Homeless in Hawaii? Lawmaker wants to give you a free flight home


TICKET TO RIDE: House Majority Floor Leader Rida Cabanilla wants to taxpayers to fund airline tickets for homeless so they can return to their home state.

By Malia Zimmerman | Watchdog.org

HONOLULU — A Hawaii state representative says it’s time state taxpayers give the homeless a ticket to ride .

Rep. Rida Cabanilla, D- Ewa Beach, wants Gov. Neil Abercrombie to implement “Return to Home,” a pilot program signed into law in June 2013 that set aside $100,000 over three years to buy homeless people from the U.S. mainland one-way airfare home.

The number of people living on Hawaii streets continues to climb, rising 32 percent during the past five years to at least 6,300, according to the Department of Housing and Urban Development.

Cabanilla says giving the homeless airline tickets would reduce the ever-growing problem of homelessness in Hawaii and ensure the homeless can reconnect with family and support networks in their home states. It would save Hawaii taxpayers millions in welfare costs, she said.

However, neither the governor nor the state Department of Human Services, the agency that establishes and administers the program under state law, has implemented the program.

“This appropriation is much-needed to decrease the homeless population in our state, to return these stranded homeless individuals from the mainland to an environment of their choosing, and most importantly to preserve these funds for our own homeless kamaaina (literally, children of the land). Let us implore the governor to release the money and create the program,” Cabanilla said.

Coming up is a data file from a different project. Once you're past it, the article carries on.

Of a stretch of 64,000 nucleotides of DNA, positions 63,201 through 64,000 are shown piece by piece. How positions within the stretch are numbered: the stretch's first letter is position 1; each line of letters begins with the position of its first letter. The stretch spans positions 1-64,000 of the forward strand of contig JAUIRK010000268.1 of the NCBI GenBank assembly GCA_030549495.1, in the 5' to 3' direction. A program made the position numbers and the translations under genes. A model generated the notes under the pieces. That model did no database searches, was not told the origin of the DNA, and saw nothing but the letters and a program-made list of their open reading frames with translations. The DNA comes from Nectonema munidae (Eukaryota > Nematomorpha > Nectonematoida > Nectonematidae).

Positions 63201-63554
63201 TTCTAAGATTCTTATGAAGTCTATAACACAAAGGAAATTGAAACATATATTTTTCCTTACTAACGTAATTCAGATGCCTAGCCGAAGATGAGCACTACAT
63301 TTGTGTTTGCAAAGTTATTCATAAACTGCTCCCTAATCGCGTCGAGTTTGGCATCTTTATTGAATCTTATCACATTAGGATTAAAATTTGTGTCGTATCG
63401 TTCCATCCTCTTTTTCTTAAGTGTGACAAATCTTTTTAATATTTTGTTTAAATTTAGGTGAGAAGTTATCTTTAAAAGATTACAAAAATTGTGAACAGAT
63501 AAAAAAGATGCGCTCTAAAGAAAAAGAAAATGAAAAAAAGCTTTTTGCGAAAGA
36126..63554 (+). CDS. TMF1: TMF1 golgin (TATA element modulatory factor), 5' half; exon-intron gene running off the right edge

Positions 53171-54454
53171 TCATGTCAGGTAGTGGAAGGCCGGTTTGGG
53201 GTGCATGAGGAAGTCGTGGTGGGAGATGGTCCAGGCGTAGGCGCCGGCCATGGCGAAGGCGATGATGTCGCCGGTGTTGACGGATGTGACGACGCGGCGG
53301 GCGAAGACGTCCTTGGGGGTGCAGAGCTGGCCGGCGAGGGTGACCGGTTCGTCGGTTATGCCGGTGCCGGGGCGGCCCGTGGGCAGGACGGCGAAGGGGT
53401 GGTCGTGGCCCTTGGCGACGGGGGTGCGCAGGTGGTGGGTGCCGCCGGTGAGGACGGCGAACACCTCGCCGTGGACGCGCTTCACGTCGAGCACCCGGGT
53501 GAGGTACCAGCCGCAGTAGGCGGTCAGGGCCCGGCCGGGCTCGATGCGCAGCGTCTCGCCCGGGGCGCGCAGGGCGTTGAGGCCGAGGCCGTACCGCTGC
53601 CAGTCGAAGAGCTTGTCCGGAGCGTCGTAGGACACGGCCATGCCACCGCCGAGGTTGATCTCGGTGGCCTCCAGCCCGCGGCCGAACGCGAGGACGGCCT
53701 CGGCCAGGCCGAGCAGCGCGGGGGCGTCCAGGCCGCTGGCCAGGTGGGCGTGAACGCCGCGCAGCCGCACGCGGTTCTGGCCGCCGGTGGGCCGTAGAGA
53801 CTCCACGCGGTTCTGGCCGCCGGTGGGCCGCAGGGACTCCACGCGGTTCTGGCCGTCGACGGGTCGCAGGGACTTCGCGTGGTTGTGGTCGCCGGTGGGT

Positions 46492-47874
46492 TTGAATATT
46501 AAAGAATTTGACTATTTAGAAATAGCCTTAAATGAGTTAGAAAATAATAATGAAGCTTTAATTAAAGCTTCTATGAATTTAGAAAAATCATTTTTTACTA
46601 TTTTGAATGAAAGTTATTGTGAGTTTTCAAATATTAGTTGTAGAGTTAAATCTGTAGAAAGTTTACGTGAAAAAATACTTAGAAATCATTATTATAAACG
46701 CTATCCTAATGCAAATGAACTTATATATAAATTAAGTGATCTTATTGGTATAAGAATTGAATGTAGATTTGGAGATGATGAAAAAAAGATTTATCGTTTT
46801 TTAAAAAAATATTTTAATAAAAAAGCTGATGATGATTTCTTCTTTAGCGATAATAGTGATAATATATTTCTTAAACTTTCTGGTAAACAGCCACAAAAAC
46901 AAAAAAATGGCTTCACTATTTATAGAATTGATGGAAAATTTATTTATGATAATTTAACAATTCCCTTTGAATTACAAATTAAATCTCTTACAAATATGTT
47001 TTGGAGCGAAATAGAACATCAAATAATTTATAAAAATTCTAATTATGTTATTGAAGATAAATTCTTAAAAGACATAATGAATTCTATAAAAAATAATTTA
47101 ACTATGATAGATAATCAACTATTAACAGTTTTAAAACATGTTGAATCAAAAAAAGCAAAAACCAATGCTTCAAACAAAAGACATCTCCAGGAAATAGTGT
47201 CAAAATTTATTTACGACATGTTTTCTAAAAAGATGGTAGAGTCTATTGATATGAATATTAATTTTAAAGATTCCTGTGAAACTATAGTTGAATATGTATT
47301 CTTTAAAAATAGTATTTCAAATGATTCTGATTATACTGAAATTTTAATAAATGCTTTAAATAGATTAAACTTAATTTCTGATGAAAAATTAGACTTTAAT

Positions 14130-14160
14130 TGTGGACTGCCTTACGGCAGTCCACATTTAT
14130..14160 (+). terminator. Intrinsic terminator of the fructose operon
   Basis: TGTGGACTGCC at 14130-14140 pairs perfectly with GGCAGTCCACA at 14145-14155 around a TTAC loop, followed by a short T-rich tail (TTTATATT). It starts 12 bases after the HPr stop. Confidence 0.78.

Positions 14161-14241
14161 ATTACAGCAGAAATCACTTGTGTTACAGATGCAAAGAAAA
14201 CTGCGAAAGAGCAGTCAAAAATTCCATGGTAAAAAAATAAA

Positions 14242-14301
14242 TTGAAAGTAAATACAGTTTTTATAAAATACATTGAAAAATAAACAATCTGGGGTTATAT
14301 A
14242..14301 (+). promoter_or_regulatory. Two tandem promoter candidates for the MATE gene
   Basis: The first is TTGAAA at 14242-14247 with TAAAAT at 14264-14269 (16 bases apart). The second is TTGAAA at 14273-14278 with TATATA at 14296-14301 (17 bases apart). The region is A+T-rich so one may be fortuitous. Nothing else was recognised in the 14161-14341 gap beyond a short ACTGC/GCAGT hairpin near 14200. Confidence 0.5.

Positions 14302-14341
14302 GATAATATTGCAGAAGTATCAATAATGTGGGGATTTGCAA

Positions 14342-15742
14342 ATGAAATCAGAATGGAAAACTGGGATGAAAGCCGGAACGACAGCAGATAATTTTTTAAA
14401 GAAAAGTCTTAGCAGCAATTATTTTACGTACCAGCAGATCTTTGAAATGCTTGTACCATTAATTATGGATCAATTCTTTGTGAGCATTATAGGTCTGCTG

The governor declined to comment and referred all inquires to the Department of Human Services.

CAMPING IN PARADISE: The homeless population in Hawaii continue to rise.

Patricia McManaman, director for the Department of Human Services, said DHS has no plans to implement the program as is.

“The Department of Human Services believes the Return to Home program is an invitation to purchase a one-way ticket to Hawaii with expectations of a guaranteed return flight home. This expectation is particularly high when the state is managing the program and paying for the ticket,” McManaman said.

She said her agency applauds the Waikiki Improvement Association and its member hotels, restaurants and other businesses that are proposing a privately funded Return to Home program for the homeless.

“A Return to Home program is best supported by the community through private donations and individual charities, and not the state,” McManaman said.

She noted that under the Return to Home program the agency was required to create a database to track program participants, to secure appropriate travel documentation, to screen for outstanding warrants or pending criminal cases, to locate family or friends willing to provide housing and support for the individuals upon their return, to provide transportation to the airport, to counsel individuals on airport logistics, and to assure that participants also were provided with education on hygiene.

“No additional staffing was provided to the DHS to implement these program requirements,” McManahan said.

Senate Minority Leader Sam Slom, R-Hawaii Kai, said he agrees the program is counter productive, will not solve any major part of the homeless problem and simply encourage more people to come to Hawaii knowing they can get a free ride home on the state taxpayers’ dime.

“Politicians always think first, and erroneously, about throwing money — not their own — at problems. All that does is waste money that could be used for better outcomes,” Slom said.